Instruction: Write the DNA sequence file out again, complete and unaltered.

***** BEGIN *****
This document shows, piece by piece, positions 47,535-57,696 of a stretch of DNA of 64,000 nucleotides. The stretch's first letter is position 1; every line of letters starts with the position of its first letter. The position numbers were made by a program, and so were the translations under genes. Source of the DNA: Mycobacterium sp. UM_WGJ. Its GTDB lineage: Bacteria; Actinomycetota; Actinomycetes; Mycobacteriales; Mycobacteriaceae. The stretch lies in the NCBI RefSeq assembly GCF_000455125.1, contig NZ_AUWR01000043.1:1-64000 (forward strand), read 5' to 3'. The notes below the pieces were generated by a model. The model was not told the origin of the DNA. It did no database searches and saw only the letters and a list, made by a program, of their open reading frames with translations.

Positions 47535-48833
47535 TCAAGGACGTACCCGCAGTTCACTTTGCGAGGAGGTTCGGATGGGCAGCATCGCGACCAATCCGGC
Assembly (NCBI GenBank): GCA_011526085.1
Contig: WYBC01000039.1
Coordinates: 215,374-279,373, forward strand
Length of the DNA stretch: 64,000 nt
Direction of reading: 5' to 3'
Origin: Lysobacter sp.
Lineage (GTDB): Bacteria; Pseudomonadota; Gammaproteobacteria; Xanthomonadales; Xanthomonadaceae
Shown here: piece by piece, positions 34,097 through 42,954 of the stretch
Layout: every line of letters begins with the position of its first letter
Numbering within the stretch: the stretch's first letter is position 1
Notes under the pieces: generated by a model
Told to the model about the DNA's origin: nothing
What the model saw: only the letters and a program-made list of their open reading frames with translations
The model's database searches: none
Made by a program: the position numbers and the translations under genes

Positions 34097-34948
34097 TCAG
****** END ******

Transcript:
This document shows, piece by piece, positions 47,535-57,696 of a stretch of DNA of 64,000 nucleotides. The stretch's first letter is position 1; every line of letters starts with the position of its first letter. The position numbers were made by a program, and so were the translations under genes. Source of the DNA: Mycobacterium sp. UM_WGJ. Its GTDB lineage: Bacteria; Actinomycetota; Actinomycetes; Mycobacteriales; Mycobacteriaceae. The stretch lies in the NCBI RefSeq assembly GCF_000455125.1, contig NZ_AUWR01000043.1:1-64000 (forward strand), read 5' to 3'. The notes below the pieces were generated by a model. The model was not told the origin of the DNA. It did no database searches and saw only the letters and a list, made by a program, of their open reading frames with translations.

Positions 47535-48833
47535 TCAAGGACGTACCCGCAGTTCACTTTGCGAGGAGGTTCGGATGGGCAGCATCGCGACCAATCCGGC
Assembly (NCBI GenBank): GCA_011526085.1
Contig: WYBC01000039.1
Coordinates: 215,374-279,373, forward strand
Length of the DNA stretch: 64,000 nt
Direction of reading: 5' to 3'
Origin: Lysobacter sp.
Lineage (GTDB): Bacteria; Pseudomonadota; Gammaproteobacteria; Xanthomonadales; Xanthomonadaceae
Shown here: piece by piece, positions 34,097 through 42,954 of the stretch
Layout: every line of letters begins with the position of its first letter
Numbering within the stretch: the stretch's first letter is position 1
Notes under the pieces: generated by a model
Told to the model about the DNA's origin: nothing
What the model saw: only the letters and a program-made list of their open reading frames with translations
The model's database searches: none
Made by a program: the position numbers and the translations under genes

Positions 34097-34948
34097 TCAG